Character count per line of digital text found to affect reading speed
A trio of researchers at the University of Minnesota has found that the character count per line of digital text on small display devices can have a negative impact on reading speed. In their paper published in Proceedings of the National Academy of Sciences, Nilsu Atilgan, Ying-Zi Xiong, and Gordon Legge describe experiments they conducted with volunteers reading passages on different types of devices and what they found.
As personal digital devices have become more popular, people have had to learn to adjust to reading text that is often smaller than that in books, magazines or typewritten papers. In this new effort, the researchers explored the impact that might have on reading speed. They carried out an experiment in which 30 volunteers read passages from well known fairy tales on one of three types of devices: laptops, tablet computers and smartphones. Of the volunteers, 30 had normal vision and 10 had low vision. Text size was varied and each reading session was timed.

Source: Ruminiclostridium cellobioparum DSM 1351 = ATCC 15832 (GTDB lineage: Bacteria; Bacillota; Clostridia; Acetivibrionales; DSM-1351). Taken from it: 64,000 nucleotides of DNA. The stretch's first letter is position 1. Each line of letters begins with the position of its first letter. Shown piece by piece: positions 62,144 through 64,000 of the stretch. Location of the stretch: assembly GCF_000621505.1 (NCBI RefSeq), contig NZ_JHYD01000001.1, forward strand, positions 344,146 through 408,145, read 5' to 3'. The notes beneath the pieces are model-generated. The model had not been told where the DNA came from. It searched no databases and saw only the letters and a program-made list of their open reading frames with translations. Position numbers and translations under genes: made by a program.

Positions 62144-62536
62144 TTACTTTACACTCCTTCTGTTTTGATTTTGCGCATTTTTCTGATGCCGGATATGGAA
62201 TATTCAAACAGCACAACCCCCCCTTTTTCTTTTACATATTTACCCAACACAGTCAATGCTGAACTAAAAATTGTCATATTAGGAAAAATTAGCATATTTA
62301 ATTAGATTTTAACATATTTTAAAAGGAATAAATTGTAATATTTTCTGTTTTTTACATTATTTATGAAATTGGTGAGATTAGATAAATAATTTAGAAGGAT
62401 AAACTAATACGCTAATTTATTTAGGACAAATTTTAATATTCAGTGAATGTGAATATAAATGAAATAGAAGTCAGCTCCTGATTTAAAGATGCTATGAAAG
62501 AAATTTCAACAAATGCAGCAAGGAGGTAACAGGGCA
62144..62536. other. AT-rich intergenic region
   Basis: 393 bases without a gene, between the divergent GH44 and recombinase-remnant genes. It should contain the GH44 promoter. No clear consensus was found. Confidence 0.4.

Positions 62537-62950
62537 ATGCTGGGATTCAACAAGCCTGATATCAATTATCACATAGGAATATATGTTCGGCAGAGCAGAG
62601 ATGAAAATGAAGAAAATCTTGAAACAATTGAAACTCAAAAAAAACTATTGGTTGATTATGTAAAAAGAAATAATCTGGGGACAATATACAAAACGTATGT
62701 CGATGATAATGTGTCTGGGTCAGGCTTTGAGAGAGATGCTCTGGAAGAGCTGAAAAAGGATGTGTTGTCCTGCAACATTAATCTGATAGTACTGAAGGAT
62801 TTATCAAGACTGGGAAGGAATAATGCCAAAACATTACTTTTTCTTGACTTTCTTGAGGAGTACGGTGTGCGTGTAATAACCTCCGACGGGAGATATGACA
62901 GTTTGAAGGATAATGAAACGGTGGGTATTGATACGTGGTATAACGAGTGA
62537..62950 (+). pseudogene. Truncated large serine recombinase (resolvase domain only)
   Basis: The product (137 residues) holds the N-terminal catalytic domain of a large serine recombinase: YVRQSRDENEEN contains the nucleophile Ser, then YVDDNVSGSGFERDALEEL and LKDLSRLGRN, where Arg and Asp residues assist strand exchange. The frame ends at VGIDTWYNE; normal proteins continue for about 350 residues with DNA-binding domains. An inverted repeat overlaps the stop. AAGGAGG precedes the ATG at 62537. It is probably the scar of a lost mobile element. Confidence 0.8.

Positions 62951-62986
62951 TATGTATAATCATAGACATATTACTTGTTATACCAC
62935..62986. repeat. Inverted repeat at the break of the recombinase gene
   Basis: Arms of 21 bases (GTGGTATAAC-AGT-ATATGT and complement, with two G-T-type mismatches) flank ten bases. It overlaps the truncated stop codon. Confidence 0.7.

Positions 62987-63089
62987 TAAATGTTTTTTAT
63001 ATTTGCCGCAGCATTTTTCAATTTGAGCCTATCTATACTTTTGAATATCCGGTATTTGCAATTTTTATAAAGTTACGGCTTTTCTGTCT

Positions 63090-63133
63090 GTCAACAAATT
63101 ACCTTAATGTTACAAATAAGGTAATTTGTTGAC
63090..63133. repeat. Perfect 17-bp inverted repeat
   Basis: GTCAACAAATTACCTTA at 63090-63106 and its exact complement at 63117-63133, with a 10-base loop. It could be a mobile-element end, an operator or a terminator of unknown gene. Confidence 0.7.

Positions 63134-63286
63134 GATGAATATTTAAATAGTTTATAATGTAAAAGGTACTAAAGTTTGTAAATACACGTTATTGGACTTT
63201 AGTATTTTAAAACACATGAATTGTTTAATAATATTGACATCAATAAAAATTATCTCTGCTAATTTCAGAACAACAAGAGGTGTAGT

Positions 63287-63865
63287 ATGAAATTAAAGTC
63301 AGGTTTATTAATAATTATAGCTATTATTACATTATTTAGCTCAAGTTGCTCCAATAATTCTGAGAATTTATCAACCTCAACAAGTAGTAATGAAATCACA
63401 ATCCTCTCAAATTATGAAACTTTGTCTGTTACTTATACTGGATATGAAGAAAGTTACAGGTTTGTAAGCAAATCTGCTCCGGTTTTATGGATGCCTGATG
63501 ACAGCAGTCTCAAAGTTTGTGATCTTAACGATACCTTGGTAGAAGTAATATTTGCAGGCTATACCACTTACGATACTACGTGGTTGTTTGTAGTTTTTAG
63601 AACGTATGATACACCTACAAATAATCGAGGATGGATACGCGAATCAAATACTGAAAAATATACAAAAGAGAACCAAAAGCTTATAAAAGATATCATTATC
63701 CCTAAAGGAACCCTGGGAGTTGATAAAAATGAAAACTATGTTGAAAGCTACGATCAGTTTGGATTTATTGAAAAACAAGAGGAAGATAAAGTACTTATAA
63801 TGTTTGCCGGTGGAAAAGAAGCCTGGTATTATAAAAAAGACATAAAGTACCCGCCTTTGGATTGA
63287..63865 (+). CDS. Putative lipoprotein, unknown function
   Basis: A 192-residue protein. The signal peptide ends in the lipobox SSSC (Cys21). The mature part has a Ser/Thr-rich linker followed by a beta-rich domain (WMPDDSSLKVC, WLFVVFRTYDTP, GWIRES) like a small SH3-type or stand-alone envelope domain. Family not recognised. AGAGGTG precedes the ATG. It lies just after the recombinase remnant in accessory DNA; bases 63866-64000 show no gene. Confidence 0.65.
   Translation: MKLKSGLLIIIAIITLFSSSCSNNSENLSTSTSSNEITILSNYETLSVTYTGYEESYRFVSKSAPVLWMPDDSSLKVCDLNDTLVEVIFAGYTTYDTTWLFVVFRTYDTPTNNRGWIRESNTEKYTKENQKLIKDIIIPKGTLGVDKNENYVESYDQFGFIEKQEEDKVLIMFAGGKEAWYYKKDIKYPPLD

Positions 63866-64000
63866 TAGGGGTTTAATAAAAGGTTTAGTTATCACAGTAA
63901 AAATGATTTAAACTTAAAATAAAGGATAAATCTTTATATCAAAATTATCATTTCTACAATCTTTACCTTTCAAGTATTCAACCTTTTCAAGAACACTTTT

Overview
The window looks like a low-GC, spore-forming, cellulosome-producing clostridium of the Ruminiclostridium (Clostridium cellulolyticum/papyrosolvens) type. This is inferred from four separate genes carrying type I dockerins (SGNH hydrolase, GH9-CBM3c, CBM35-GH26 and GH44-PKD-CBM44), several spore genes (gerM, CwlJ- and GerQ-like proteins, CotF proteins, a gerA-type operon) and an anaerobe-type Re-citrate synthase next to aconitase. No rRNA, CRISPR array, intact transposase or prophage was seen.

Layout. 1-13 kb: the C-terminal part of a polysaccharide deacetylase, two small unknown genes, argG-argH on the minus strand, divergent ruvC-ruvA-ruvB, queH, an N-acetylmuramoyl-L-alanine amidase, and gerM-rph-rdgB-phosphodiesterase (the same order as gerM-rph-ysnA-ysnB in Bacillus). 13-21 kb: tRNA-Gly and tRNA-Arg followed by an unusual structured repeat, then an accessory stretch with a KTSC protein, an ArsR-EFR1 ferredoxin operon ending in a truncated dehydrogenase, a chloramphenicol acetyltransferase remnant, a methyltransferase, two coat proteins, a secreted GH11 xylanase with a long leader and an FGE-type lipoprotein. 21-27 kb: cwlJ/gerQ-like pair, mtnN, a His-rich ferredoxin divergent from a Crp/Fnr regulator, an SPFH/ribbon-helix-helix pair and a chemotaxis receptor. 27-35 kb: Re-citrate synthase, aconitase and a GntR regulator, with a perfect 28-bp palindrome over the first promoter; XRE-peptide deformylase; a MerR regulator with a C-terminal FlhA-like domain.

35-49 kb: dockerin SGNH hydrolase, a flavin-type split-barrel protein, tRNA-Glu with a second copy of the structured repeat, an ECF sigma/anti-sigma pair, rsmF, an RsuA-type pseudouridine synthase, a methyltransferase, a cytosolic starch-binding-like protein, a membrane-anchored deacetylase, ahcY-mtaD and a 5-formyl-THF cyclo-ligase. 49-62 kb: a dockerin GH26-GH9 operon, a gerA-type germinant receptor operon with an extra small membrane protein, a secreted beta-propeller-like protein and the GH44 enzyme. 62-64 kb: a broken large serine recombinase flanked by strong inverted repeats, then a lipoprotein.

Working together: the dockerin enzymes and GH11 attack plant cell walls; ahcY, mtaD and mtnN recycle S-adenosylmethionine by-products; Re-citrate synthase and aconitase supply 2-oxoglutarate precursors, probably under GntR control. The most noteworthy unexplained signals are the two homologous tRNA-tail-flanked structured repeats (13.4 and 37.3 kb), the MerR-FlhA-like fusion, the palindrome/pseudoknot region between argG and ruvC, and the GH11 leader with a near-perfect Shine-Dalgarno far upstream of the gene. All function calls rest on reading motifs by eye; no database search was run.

The researchers found that as fewer words were displayed per line, the volunteers began to read more slowly. More specifically, they found that to read at 80% of their normal reading speed, the volunteers needed at least 13 characters per line—and those with poor vision needed at least eight characters per line.
The researchers suggest that the number of characters displayed per line (driven by screen and character size) plays a major role in determining how well people can read text displayed on a video screen. They also note that as smartphone screen sizes have grown, the issues of smaller text or fewer characters displayed per line has diminished greatly. Unfortunately, the same cannot be said for smart watches, which are much smaller. They suggest that makers of such devices take note of reading difficulties and give smartwatch users and others who still use very small screens (such as those using older phones) the option of increasing the number of characters per line, even if it makes them smaller.
More information: Nilsu Atilgan et al. Reconciling print-size and display-size constraints on reading, Proceedings of the National Academy of Sciences (2020). DOI: 10.1073/pnas.2007514117
Journal information: Proceedings of the National Academy of Sciences
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